In my Clean Energy Events Listing post last week I briefly mentioned the recent REEEP Project Manager’s Meeting, a two-day event which took place in Johannesburg, South Africa, at the start of July. Once in each Programme Cycle we gather together project managers of ongoing projects that have received REEEP funding to exchange information and experiences in project development, share learning and facilitate networking and mutual support. We also take the opportunity to get their views on REEEP’s future direction and aspects of operation, such as monitoring and evaluation. It really was an exciting meeting so I ought to say a bit more!

The meeting was so exciting because we had a remarkable group of participants – over 30 representatives of 26 projects covering a broad range of subjects in clean energy. It was a truly international group with participants from a diverse range of countries including Brazil, China, Ethiopia, Ghana, India, Indonesia and Mozambique.

Participants such as M’Gbra N’Guessan of Econoler (pictured below), whose project is supporting the establishment of an energy labelling system for household appliances in UEMOA Countries like Benin, Côte d’Ivoire, Niger and Senegal. Or Yoga Adiwinarto of the Institute for Transportation & Development Policy Transport, whose project on Implementing Low Carbon Public Transport in Jakarta is introducing efficiently planned trunk/feeder services with buses optimising the use of CNG fuel in the the Indonesian capital.

Project exhibition at REEEP Project Managers' Meeting

Xu Jie of Guangzhou Institution of Energy Conversion and M'Gbra N'Guessan of Econoler in discussion, as Martin Hiller of REEEP studies a project poster

We did our best to make the most of all this experience with an agenda that put the project managers centre-stage. Powerpoint presentations were (almost entirely) banned in favour of project exhibitions, facilitated discussions and interactive workshop sessions on particular subjects. Projects were exhibited in poster presentations, enabling participants to engage with project developers. Participants were then asked to report back on what they had learned that was relevant to their own project. As one put it: “It was great to see good products in so many different projects – from biomassEnergy resources derived from organic matter. These include wood, agricultural waste and other living-cell material that can be burned to produce heat energy. They also include algae, sewage and other organic substances that may be used to make energy through chemical processes.Biomass, a ... to lightingExamples of efficient light are LEDs, halogens, CFLs and luminaries. and transport – and to see that we face a similar challenge: to scale up products and turn them into mass products that can be used in any country. We need to share not only challenges but also solutions that make products work on a larger scale.”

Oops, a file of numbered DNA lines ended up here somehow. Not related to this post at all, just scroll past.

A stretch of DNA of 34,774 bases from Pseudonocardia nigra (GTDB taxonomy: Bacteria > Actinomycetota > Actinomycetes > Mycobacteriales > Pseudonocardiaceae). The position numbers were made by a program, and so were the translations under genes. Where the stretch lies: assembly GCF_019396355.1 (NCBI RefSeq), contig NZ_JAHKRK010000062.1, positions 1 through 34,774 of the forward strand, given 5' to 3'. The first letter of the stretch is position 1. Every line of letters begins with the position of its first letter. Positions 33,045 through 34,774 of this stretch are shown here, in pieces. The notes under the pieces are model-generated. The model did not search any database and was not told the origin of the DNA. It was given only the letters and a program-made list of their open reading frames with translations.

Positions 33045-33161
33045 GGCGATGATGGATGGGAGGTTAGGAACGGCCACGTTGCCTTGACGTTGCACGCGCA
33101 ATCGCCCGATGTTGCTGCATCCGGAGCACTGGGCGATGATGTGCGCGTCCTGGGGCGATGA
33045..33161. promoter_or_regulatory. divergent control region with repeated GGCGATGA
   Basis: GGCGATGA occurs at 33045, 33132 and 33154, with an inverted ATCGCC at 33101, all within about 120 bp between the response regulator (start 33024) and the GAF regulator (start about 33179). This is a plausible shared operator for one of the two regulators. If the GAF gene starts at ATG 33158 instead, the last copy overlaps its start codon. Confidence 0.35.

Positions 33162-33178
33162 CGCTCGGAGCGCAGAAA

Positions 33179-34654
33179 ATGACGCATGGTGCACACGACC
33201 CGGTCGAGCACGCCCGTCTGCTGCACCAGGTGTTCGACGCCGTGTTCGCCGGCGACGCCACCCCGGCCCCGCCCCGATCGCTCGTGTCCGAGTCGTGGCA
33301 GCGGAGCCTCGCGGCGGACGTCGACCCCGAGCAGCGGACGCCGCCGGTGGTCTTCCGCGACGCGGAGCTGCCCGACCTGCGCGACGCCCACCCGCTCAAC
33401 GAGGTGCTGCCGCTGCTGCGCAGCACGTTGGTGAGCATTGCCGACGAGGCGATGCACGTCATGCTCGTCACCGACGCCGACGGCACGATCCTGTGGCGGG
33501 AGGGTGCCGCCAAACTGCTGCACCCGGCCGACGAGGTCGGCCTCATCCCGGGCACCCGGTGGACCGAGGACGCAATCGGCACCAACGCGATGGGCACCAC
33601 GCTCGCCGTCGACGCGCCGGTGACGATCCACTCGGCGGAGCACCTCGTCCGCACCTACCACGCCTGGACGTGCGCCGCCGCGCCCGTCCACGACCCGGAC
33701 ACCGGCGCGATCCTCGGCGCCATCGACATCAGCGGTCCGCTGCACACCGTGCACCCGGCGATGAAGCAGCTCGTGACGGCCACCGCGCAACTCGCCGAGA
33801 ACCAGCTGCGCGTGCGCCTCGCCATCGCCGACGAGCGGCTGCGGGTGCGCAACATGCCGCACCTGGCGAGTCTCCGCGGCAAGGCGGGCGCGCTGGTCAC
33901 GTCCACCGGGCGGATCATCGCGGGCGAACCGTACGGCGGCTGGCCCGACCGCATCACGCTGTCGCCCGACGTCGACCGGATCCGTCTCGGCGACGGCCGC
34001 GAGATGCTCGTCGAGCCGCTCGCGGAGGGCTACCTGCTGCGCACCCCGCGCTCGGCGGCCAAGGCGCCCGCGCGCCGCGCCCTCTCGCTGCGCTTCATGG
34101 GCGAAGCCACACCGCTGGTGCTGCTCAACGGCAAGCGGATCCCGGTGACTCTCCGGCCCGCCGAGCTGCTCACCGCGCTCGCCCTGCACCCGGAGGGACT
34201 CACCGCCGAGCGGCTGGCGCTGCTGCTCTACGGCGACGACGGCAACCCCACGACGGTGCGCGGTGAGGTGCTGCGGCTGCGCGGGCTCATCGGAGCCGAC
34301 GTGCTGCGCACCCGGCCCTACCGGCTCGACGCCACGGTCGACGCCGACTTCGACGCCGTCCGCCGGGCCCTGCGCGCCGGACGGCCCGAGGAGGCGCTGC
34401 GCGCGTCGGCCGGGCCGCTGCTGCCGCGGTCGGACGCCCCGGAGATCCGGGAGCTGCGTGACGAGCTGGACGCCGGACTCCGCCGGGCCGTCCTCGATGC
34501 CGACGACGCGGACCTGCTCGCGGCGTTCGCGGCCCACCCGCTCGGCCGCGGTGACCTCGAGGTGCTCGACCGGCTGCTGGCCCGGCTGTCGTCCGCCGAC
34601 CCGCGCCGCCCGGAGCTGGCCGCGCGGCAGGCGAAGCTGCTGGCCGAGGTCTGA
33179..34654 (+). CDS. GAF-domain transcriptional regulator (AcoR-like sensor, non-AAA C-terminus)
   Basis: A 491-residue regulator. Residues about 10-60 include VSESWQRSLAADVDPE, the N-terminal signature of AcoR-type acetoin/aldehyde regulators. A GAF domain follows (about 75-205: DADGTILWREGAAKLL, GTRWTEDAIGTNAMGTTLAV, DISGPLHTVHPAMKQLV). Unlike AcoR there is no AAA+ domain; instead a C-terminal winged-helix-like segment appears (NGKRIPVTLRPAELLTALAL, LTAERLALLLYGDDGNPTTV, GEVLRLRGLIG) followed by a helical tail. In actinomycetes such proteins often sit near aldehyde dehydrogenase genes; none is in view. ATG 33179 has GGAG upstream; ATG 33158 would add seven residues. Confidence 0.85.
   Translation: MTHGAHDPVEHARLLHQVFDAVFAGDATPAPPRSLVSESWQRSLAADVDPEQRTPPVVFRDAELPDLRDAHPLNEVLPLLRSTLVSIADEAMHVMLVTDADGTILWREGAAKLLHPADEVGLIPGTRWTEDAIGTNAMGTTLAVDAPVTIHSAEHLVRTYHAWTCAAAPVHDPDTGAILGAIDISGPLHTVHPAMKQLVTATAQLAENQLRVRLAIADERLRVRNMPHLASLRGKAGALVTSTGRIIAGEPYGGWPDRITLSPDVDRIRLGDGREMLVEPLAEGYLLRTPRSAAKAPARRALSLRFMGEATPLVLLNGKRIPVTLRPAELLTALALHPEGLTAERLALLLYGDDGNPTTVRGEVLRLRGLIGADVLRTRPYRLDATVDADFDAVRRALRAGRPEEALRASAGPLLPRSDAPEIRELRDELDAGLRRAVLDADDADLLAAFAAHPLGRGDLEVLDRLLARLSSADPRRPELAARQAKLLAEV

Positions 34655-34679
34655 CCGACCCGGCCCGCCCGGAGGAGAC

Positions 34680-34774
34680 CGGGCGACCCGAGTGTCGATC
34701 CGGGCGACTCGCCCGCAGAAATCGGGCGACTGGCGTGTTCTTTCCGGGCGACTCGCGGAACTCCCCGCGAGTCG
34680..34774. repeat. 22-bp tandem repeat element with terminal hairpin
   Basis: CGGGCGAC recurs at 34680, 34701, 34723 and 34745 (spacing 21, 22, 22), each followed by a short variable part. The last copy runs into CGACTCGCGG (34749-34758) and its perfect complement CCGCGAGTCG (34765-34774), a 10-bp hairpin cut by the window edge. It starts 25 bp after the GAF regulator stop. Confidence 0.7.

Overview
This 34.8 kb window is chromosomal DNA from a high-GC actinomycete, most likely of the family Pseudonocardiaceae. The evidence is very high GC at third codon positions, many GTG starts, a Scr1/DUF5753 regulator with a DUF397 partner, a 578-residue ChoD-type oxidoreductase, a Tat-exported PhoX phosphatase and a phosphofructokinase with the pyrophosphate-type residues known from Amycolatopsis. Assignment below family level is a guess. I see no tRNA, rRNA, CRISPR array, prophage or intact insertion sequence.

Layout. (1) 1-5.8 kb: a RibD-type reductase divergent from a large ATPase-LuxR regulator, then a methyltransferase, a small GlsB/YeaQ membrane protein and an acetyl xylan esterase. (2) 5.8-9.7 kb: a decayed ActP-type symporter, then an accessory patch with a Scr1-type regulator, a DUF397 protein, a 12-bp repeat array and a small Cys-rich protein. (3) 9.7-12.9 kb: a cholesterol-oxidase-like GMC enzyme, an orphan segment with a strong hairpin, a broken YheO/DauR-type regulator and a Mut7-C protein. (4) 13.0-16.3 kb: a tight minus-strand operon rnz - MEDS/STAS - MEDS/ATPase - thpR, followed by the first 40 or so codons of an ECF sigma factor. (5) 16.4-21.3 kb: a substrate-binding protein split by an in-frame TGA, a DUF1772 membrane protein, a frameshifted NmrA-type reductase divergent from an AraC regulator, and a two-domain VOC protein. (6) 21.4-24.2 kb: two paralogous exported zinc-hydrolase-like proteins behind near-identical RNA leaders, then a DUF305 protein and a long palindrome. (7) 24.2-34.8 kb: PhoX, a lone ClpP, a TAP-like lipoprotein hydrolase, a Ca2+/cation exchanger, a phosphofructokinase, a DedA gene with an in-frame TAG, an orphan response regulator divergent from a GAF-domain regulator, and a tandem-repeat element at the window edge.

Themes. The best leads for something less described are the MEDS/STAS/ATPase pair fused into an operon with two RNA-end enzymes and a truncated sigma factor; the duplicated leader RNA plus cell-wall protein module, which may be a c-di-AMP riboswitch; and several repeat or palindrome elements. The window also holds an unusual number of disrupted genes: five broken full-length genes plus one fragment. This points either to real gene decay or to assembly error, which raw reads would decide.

We made recordings of the proceedings and there’s a huge amount of information to digest. It’s hard to summarise a one-hour discussion on, e.g. “Market Rules of the Game: Business Models to Upscale Your Project,” or “End-User Finance” (two of the ‘learning from project experience’ discussions) in just a couple of paragraphs so my aim is to cover some of the themes and some of the individual projects in a bit more detail in separate posts over the coming weeks. If you can’t wait, you can get an overview by downloading the official report here (PDF, 4.5Mb; smaller low res version available on request):

REEEP Project Coordinators Meeting 2012-08-13

I came away from the Project Managers’ Meeting stimulated, enthused and humbled. Working in Europe for a second tier organisation like REEEP can sometimes feel a bit remote – the work of the projects we support connects me strongly to our purpose and mission, so I was grateful for this opportunity to connect with them.